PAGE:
DALLAS - A state district judge ruled yesterday that a property-rich school district cannot circumvent a Texas school finance law and withhold millions of dollars in taxes from its poorer counterparts by extending a tax abatement to a large manufacturer.

Following a hearing a Austin yesterday, Judge Scott McCown declared any tax abatement extension provided after May 31, 1993, the law's effective date, would not change the state's assessment of a school district's property value or the amount of money it owes under equalized funding formulas.

"Judge McCown made it clear: You cannot use tax abatements to circumvent Senate Bill 7," the school finance law, said Rick Gray, an attorney for the poor school districts. "It was not even a close call."

The hearing stemmed from events earlier this month when Calhoun Independent School District tried to skirt the state's share-the-wealth school finance law by extending tax abatement to a large manufacturer, Formosa Plastics Corp., for three more years.

The tax abatement would have kept a $1.3 billion plastics plant expansion off the county's tax rolls. The abatement was intended to bypass the school finance law, which equalizes property wealth for school districts. In exchange, the school district along the Texas Gulf Coast was to receive millions of dollars in monetary gifts from Formosa.

"They were trying to create a loophole," said Craig Foster, executive director for the Equity Center, which represents more than 300 poor districts in Texas. "They would have the benefits, and it would cost everyone in the state."

Gray and Foster said the Equity Center and others wanted quick court intervention to prevent some of the almost 100 other wealthy districts from trying a similar tactic. Wealthy districts are defined as those having more than $280,000 in property value per student.

"I was scared to death that many other school districts would enter into tax abatement agreements," Gray said.

Last week, attorneys for poor districts were granted a request for a temporary restraining order to stop the Calhoun district form extending the tax abatement. It was followed by McCown's declaratory order this week.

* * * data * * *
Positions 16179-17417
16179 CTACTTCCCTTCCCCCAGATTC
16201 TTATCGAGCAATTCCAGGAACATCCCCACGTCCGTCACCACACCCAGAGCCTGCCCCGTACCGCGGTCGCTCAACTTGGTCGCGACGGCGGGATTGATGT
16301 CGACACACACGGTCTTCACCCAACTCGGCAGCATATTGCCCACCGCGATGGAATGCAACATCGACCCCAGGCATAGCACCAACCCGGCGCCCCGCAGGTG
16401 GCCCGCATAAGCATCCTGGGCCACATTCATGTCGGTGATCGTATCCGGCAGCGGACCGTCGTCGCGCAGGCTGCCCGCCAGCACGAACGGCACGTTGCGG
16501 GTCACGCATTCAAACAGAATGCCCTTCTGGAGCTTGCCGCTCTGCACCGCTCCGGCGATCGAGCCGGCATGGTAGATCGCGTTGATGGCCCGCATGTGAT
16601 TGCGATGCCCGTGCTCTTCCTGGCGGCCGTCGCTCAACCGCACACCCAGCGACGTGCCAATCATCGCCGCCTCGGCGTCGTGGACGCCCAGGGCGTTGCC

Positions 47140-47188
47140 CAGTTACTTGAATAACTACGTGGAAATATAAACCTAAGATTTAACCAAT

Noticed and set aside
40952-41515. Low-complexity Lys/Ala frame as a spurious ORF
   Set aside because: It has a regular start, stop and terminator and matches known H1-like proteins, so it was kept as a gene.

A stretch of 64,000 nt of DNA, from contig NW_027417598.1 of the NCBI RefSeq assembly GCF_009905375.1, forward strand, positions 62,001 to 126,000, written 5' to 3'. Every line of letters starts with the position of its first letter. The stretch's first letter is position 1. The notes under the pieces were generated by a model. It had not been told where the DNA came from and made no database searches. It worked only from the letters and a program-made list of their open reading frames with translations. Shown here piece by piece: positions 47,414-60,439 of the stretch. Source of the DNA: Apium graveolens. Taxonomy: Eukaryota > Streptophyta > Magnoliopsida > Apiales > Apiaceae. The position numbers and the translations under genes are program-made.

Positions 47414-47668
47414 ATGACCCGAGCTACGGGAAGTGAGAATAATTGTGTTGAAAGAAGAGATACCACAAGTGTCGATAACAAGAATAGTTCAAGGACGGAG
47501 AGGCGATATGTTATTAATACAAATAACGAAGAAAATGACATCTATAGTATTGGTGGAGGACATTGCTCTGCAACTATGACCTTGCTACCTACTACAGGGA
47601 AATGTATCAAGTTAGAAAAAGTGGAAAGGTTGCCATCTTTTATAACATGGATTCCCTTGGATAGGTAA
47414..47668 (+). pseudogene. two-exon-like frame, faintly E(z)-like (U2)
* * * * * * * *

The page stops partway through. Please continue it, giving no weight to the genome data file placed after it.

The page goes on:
Gray said his office is now preparing the written order for McCown to sign at the end of the week, following the ruling from he bench.

Calhoun Independent School District officials could not be reached for comment after the hearing.

However, Ron Dusek, a spokesman for the Texas attorney general's office, said, "We are happy with the court's order . . . . It will simply provide additional revenue for public school financing."

The confusion over whether districts could subtract tax abatement extension from tax rolls stemmed from a state letter issued by the Texas comptroller's office last year.

In the letter, the comptroller's office indicated that the amount of an abatement extension would be subtracted from the property values and not be subjected to a school funding formula. The opinion was requested by the Arlington, Tex., school district, which later decided not to change its tax abatement.

In the meantime, the letter prompted Calhoun County Independent School District to try to extend its tax abatement to Formosa. The district figured it could sidestep the school finance law and save up to $18 million annually that it would have had to provide to the state's poorer districts.

But McCowan said the comptroller's opinion was incorrect. He said that while districts have a right to give tax abatement extensions, they will not affect the amount of property tax valuation or the amount of wealth that needs to be shared under the school finance law, according to Gray.

"He declared that any extension of a tax abatement agreement for more time and more money would not change how the state comptroller's office does the property valuation study each year," Gray said.

In Texas, about $8.7 billion of school property tax abatements, or about 1.4% of the total state school property tax base, was in place during the past school year.

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